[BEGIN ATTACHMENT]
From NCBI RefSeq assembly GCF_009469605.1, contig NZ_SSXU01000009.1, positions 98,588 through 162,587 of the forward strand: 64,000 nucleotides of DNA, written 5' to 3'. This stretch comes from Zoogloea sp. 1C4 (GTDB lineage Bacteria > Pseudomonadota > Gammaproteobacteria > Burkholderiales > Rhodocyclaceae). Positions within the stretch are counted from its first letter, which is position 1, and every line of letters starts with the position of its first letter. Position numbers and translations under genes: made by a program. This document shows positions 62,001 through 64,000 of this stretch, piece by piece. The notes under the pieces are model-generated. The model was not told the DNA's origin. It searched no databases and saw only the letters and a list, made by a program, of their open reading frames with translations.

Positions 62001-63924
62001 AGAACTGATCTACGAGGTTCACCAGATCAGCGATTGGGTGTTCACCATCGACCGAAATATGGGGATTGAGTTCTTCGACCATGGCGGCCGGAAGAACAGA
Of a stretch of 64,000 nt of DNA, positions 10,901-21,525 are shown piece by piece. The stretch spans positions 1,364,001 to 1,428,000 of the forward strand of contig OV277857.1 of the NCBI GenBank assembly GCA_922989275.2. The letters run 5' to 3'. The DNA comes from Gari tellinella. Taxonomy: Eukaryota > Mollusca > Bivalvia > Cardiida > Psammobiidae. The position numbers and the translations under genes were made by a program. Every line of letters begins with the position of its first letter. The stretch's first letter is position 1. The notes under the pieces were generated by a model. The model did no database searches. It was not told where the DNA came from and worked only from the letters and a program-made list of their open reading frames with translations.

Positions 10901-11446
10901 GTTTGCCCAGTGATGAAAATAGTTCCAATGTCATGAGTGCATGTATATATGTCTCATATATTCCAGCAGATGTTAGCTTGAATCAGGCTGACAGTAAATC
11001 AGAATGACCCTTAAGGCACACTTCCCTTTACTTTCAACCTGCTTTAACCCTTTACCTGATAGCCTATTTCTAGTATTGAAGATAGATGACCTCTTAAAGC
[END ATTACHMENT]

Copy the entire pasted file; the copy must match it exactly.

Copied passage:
From NCBI RefSeq assembly GCF_009469605.1, contig NZ_SSXU01000009.1, positions 98,588 through 162,587 of the forward strand: 64,000 nucleotides of DNA, written 5' to 3'. This stretch comes from Zoogloea sp. 1C4 (GTDB lineage Bacteria > Pseudomonadota > Gammaproteobacteria > Burkholderiales > Rhodocyclaceae). Positions within the stretch are counted from its first letter, which is position 1, and every line of letters starts with the position of its first letter. Position numbers and translations under genes: made by a program. This document shows positions 62,001 through 64,000 of this stretch, piece by piece. The notes under the pieces are model-generated. The model was not told the DNA's origin. It searched no databases and saw only the letters and a list, made by a program, of their open reading frames with translations.

Positions 62001-63924
62001 AGAACTGATCTACGAGGTTCACCAGATCAGCGATTGGGTGTTCACCATCGACCGAAATATGGGGATTGAGTTCTTCGACCATGGCGGCCGGAAGAACAGA
Of a stretch of 64,000 nt of DNA, positions 10,901-21,525 are shown piece by piece. The stretch spans positions 1,364,001 to 1,428,000 of the forward strand of contig OV277857.1 of the NCBI GenBank assembly GCA_922989275.2. The letters run 5' to 3'. The DNA comes from Gari tellinella. Taxonomy: Eukaryota > Mollusca > Bivalvia > Cardiida > Psammobiidae. The position numbers and the translations under genes were made by a program. Every line of letters begins with the position of its first letter. The stretch's first letter is position 1. The notes under the pieces were generated by a model. The model did no database searches. It was not told where the DNA came from and worked only from the letters and a program-made list of their open reading frames with translations.

Positions 10901-11446
10901 GTTTGCCCAGTGATGAAAATAGTTCCAATGTCATGAGTGCATGTATATATGTCTCATATATTCCAGCAGATGTTAGCTTGAATCAGGCTGACAGTAAATC
11001 AGAATGACCCTTAAGGCACACTTCCCTTTACTTTCAACCTGCTTTAACCCTTTACCTGATAGCCTATTTCTAGTATTGAAGATAGATGACCTCTTAAAGC